Court Refuses to Order a Father to Feed Children Gluten-Free Diet
In a recent Ontario family law case, the court was presented with an unusual request: the mother asked that the father be compelled to feed their children a gluten-free diet.
The parents in this case were involved in ongoing disputes regarding access, custody and child support issues relating to their four children, whose ages ranged from five to 13. The parents had married in 2004 and separated during the Christmas holidays of 2013.
Both parents brought several motions and cross-motions. Among others, the parties asked the court to decide access, custody and child support issues. The parties had signed a separation agreement; the mother was not seeking to set aside the agreement, but was rather asking the court to interpret it and enforce it.
The court otherwise settled most of the issues raised by the parents under the agreement, but also had to decide the mother’s unusual request for a court order that the father be required to follow a specific diet when the children were in his care.
Three of the four children have special needs. The oldest child was diagnosed on the autism spectrum and has ADHD; a medical report also indicated that she is intolerant to fructose. The second-oldest child has “opposition defiance disorder” and ADHD; the mother said that she has general issues with aggression. The mother also stated that the youngest child had exhibited signs of autism, though a medical test concluded he was not on the autism spectrum. However, according to the mother, he exhibits behavioural and developmental issues and has been diagnosed with speech delay.
In support of her request, the mother said that she had invested significant time and energy into learning how to support the children’s needs and how to stabilize their symptoms through medication and diet. According to her own research, she was led to believe that gluten-free and casein-free diets can have positive effects on children with autism and ADHD. She therefore asked that the father be ordered to adhere to such dietary requirements.
The father acknowledged that two oldest children have special needs, but he disputed the effect of gluten on their behaviour. He said he had consulted the children’s doctors about the effect of gluten and that they told him that gluten was unlikely to have any impact on behaviour. In the father’s opinion, the mother has her own obsession with food; he listed her long list of dietary restrictions and stated that he believes they illustrate the mother’s need to correlate everything about the children’s behaviour to what they eat.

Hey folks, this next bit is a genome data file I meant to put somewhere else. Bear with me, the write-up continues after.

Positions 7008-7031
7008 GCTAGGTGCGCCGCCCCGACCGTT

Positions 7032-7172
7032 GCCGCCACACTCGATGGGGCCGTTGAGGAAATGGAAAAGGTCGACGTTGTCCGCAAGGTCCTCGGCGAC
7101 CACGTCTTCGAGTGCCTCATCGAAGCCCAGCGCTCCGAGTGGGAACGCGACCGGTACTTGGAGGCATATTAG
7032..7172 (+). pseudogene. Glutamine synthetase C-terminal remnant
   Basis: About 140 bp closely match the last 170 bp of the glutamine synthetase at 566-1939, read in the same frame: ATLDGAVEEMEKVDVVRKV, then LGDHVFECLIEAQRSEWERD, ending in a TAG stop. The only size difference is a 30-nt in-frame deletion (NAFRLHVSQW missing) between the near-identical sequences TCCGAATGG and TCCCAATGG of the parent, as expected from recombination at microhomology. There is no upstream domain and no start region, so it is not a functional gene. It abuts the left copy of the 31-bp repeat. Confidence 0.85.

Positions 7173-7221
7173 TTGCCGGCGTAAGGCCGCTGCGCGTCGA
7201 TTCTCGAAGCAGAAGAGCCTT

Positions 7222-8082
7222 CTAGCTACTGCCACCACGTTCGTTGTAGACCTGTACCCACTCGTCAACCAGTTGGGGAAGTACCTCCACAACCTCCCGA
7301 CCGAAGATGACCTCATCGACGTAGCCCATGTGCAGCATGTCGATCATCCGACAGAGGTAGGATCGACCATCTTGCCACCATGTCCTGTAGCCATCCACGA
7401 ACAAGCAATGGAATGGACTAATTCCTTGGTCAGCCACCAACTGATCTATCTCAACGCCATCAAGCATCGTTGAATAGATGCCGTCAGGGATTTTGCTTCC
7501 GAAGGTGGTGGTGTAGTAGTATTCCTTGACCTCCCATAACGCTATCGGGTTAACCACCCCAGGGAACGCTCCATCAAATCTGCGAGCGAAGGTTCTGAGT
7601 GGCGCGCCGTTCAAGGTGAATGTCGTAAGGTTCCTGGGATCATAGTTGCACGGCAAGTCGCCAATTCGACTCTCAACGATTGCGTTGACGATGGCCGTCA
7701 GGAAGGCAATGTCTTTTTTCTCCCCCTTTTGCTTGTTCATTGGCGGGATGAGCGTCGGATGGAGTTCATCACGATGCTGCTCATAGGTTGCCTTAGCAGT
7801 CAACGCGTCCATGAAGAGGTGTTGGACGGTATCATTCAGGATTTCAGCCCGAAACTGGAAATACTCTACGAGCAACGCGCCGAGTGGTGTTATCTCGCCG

The court reviewed the evidence provided by the children’s pediatrician in the form of a letter. The letter said that, for the oldest child, “with respect to gluten, there is some evidence that this type of diet can be helpful for children who fall into the spectrum.” It also discussed the second-oldest child and said: “She has also, to the best of my knowledge, been on a gluten-free diet, certainly with Mom and Mom feels that she is doing much better….”
However, the court noted that the pediatrician did not actually go so far as to prescribe a gluten-free diet. The court concluded:
“[The pediatrician’s] letter only reports what the [mother] has told him; this is double hearsay and has very little probative value. I am reluctant to make the [mother]’s dietary demands a term of any order without more persuasive evidence. To do so would expose the [father] to allegations of a breach of a court order. At the same time, the children are spending most of their time in their mother’s care and it is problematic if the [father] ignores her concerns altogether. This is a high conflict case. The parties do not need to be looking for new ways to antagonize each other.”
As a result, the court simply issued an order that the father must “respect the children’s dietary regime within reasonable limits”, without making an order for any specific diet or requirements.
At Feigenbaum Law, our goal is to help you move forward following the breakdown of a relationship while retaining as much financial stability as possible and ensuring your children are provided for. Mark Feigenbaum is able to counsel his clients on all potential risks that may result from a family law dispute, not just those related strictly to the breakdown of a marriage. Contact Mark online or call him at (905) 695-1269or toll-free at (877) 275-4792 to book a consultation.